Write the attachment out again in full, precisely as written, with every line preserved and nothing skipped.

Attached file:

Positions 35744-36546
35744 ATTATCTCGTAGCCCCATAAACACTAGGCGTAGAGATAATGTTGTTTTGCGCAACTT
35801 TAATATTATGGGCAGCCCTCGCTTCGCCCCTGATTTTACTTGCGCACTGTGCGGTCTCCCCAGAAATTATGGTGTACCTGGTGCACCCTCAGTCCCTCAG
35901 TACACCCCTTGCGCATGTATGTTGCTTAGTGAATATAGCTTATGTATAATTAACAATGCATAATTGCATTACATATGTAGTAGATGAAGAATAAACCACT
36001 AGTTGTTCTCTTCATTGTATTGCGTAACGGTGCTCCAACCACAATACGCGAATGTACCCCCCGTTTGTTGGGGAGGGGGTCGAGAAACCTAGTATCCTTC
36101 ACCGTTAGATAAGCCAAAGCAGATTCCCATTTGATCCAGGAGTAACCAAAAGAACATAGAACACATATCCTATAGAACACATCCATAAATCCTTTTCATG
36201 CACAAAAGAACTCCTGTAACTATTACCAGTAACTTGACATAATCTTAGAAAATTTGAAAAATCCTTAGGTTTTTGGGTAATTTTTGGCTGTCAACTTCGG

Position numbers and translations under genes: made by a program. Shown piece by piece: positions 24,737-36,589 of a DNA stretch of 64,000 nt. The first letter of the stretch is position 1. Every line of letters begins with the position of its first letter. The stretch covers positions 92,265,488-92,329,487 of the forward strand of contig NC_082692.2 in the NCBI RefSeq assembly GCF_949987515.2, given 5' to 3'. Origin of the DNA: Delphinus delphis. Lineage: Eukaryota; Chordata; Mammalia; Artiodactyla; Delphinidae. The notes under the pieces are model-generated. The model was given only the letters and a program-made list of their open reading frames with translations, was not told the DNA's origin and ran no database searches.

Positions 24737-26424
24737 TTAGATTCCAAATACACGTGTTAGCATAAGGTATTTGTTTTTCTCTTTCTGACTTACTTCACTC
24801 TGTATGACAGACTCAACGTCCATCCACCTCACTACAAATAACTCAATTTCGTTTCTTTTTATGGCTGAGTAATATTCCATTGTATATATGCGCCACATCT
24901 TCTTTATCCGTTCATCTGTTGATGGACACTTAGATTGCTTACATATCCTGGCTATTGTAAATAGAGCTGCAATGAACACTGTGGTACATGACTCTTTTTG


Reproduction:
Positions 35744-36546
35744 ATTATCTCGTAGCCCCATAAACACTAGGCGTAGAGATAATGTTGTTTTGCGCAACTT
35801 TAATATTATGGGCAGCCCTCGCTTCGCCCCTGATTTTACTTGCGCACTGTGCGGTCTCCCCAGAAATTATGGTGTACCTGGTGCACCCTCAGTCCCTCAG
35901 TACACCCCTTGCGCATGTATGTTGCTTAGTGAATATAGCTTATGTATAATTAACAATGCATAATTGCATTACATATGTAGTAGATGAAGAATAAACCACT
36001 AGTTGTTCTCTTCATTGTATTGCGTAACGGTGCTCCAACCACAATACGCGAATGTACCCCCCGTTTGTTGGGGAGGGGGTCGAGAAACCTAGTATCCTTC
36101 ACCGTTAGATAAGCCAAAGCAGATTCCCATTTGATCCAGGAGTAACCAAAAGAACATAGAACACATATCCTATAGAACACATCCATAAATCCTTTTCATG
36201 CACAAAAGAACTCCTGTAACTATTACCAGTAACTTGACATAATCTTAGAAAATTTGAAAAATCCTTAGGTTTTTGGGTAATTTTTGGCTGTCAACTTCGG

Position numbers and translations under genes: made by a program. Shown piece by piece: positions 24,737-36,589 of a DNA stretch of 64,000 nt. The first letter of the stretch is position 1. Every line of letters begins with the position of its first letter. The stretch covers positions 92,265,488-92,329,487 of the forward strand of contig NC_082692.2 in the NCBI RefSeq assembly GCF_949987515.2, given 5' to 3'. Origin of the DNA: Delphinus delphis. Lineage: Eukaryota; Chordata; Mammalia; Artiodactyla; Delphinidae. The notes under the pieces are model-generated. The model was given only the letters and a program-made list of their open reading frames with translations, was not told the DNA's origin and ran no database searches.

Positions 24737-26424
24737 TTAGATTCCAAATACACGTGTTAGCATAAGGTATTTGTTTTTCTCTTTCTGACTTACTTCACTC
24801 TGTATGACAGACTCAACGTCCATCCACCTCACTACAAATAACTCAATTTCGTTTCTTTTTATGGCTGAGTAATATTCCATTGTATATATGCGCCACATCT
24901 TCTTTATCCGTTCATCTGTTGATGGACACTTAGATTGCTTACATATCCTGGCTATTGTAAATAGAGCTGCAATGAACACTGTGGTACATGACTCTTTTTG